Even though alcohol-related liver disease (ALD) is a major cause of severe liver disease worldwide, most patients with ALD are diagnosed at the decompensation stage. Liver biopsy is still considered the gold standard for establishing a definite diagnosis and assessing the fibrosis stage of ALD, but it is an invasive procedure, associated with significant morbidity. During the last decade, non-invasive tests have been developed to estimate the severity of liver fibrosis and steatosis. Measurement of liver stiffness by transient elastography has become the most commonly used non-invasive parameter to evaluate fibrosis. In ALD, transient elastography has been demonstrated to have an excellent performance to detect advanced fibrosis and cirrhosis. However, aspartate aminotransferase levels must be considered when interpreting liver stiffness cut-offs. Non-invasive biological tests have also been evaluated to assess liver fibrosis in ALD. The commercially available Enhanced Liver Fibrosis test and FibroTest have comparable performance for the diagnosis of advanced fibrosis in ALD, with studies suggesting that they are better than other biological tests (i.e. FIB-4 and APRI). Although ultrasound is still accepted as an initial screen for fatty liver diagnosis, new methods have recently been developed to detect steatosis. Magnetic resonance spectroscopy and magnetic resonance imaging techniques are highly accurate and reproducible, with superior sensitivities and specificities for detecting histological steatosis than ultrasound. However, low availability and high cost limit the use of magnetic resonance techniques in routine clinical practice. More recently, controlled attenuation parameter was developed as a novel tool to non-invasively assess liver steatosis; performed in combination with transient elastography, it was suggested to be superior to regular ultrasound for detecting steatosis and was shown to have acceptable diagnostic accuracy. New serum biomarkers are under investigation to non-invasively diagnose more severe forms of ALD and to predict prognosis of patients.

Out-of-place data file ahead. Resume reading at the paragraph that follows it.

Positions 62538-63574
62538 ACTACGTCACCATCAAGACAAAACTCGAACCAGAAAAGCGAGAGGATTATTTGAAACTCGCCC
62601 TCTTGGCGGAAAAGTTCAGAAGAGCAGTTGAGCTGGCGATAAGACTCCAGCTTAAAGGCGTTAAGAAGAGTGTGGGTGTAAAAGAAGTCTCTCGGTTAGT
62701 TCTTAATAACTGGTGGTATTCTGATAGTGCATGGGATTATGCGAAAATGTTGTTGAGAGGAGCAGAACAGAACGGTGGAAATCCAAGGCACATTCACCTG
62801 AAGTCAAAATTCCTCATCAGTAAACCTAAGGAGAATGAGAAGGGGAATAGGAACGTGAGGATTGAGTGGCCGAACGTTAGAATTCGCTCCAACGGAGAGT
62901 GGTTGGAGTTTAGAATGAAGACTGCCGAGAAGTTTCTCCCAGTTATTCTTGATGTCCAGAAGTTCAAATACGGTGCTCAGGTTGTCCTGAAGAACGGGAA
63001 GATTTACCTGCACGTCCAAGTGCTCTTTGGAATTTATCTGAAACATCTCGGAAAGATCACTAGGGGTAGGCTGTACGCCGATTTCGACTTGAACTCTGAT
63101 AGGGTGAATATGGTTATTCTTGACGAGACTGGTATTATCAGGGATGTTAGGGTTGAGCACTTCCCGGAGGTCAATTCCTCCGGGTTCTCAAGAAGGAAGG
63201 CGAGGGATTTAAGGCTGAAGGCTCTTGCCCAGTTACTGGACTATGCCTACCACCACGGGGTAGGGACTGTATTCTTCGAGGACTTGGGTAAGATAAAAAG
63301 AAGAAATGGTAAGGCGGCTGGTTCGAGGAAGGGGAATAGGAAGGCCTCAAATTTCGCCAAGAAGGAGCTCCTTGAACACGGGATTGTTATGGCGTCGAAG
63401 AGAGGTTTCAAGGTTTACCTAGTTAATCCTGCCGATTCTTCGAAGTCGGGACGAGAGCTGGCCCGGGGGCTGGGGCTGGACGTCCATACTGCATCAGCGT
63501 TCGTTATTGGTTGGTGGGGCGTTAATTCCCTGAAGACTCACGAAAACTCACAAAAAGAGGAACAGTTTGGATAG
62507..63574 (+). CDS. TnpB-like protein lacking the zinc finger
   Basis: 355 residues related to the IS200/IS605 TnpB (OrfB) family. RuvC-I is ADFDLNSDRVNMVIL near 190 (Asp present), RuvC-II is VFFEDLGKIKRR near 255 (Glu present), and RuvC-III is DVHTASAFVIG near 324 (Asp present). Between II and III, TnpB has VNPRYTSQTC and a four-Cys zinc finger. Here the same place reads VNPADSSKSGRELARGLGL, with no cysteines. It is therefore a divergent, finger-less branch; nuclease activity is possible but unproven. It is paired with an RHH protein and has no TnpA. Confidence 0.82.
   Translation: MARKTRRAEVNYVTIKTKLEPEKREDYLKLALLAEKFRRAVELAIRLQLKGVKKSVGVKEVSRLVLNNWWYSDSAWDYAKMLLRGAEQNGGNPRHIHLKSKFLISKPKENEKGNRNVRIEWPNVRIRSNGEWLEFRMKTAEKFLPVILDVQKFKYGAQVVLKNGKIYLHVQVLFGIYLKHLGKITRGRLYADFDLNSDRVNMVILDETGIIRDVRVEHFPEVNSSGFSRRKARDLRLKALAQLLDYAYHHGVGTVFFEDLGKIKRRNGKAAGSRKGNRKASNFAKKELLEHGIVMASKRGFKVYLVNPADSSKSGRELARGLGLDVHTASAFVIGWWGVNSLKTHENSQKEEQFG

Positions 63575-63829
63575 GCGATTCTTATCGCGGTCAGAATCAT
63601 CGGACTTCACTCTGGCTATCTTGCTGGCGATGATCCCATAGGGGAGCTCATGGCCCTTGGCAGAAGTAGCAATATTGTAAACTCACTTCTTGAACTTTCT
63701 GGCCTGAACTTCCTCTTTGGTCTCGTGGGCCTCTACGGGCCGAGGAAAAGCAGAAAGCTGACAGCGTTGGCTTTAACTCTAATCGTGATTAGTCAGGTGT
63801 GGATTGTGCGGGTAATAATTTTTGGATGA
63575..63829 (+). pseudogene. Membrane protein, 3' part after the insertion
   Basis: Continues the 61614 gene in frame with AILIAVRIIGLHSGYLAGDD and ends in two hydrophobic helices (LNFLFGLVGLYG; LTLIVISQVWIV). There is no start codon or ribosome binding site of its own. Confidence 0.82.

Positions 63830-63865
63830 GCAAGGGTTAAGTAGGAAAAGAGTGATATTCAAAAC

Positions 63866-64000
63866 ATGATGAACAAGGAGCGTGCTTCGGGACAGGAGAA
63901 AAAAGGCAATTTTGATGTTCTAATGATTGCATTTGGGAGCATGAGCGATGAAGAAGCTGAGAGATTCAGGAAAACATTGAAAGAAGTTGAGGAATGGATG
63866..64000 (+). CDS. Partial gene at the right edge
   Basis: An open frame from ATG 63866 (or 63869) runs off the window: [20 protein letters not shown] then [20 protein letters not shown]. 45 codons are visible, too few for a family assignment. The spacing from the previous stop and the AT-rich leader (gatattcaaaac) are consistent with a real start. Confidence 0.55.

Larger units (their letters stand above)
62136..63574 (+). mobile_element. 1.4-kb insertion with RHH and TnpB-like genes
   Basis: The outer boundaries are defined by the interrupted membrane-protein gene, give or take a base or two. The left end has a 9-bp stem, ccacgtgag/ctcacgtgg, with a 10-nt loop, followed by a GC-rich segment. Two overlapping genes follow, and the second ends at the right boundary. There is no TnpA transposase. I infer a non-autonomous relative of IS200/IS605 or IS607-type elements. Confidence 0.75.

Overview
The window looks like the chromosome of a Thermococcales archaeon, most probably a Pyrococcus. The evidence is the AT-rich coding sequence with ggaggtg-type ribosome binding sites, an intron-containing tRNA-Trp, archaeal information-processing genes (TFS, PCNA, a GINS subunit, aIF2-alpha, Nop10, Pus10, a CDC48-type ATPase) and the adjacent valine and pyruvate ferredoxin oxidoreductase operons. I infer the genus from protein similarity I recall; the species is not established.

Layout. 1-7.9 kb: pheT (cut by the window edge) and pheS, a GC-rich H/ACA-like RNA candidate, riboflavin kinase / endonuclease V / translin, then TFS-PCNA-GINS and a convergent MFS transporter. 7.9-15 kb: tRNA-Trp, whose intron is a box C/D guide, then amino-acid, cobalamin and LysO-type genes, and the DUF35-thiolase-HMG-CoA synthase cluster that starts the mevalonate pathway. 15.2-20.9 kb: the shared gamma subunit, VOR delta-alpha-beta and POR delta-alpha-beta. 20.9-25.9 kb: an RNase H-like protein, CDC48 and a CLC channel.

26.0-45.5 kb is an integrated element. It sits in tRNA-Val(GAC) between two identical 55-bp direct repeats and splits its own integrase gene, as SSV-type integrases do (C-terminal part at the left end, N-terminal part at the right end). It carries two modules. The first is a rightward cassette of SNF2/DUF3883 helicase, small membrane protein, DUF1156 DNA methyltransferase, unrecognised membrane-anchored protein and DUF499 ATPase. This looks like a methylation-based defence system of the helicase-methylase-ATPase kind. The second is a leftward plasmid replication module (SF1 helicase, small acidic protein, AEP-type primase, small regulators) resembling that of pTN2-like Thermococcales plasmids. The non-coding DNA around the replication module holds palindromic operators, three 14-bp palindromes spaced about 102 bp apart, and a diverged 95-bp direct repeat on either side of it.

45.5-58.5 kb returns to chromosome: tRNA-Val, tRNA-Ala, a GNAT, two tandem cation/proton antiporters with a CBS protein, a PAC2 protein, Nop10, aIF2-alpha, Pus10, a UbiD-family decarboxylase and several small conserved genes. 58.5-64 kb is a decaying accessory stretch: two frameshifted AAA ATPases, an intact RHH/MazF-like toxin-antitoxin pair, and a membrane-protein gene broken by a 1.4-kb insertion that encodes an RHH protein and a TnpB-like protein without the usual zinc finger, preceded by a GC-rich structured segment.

Keywords: Alcohol-related liver disease; Biomarker; Fibrosis; Non-invasive tests; Steatosis; Transient elastography.
Copyright © 2018 European Association for the Study of the Liver. Published by Elsevier B.V. All rights reserved.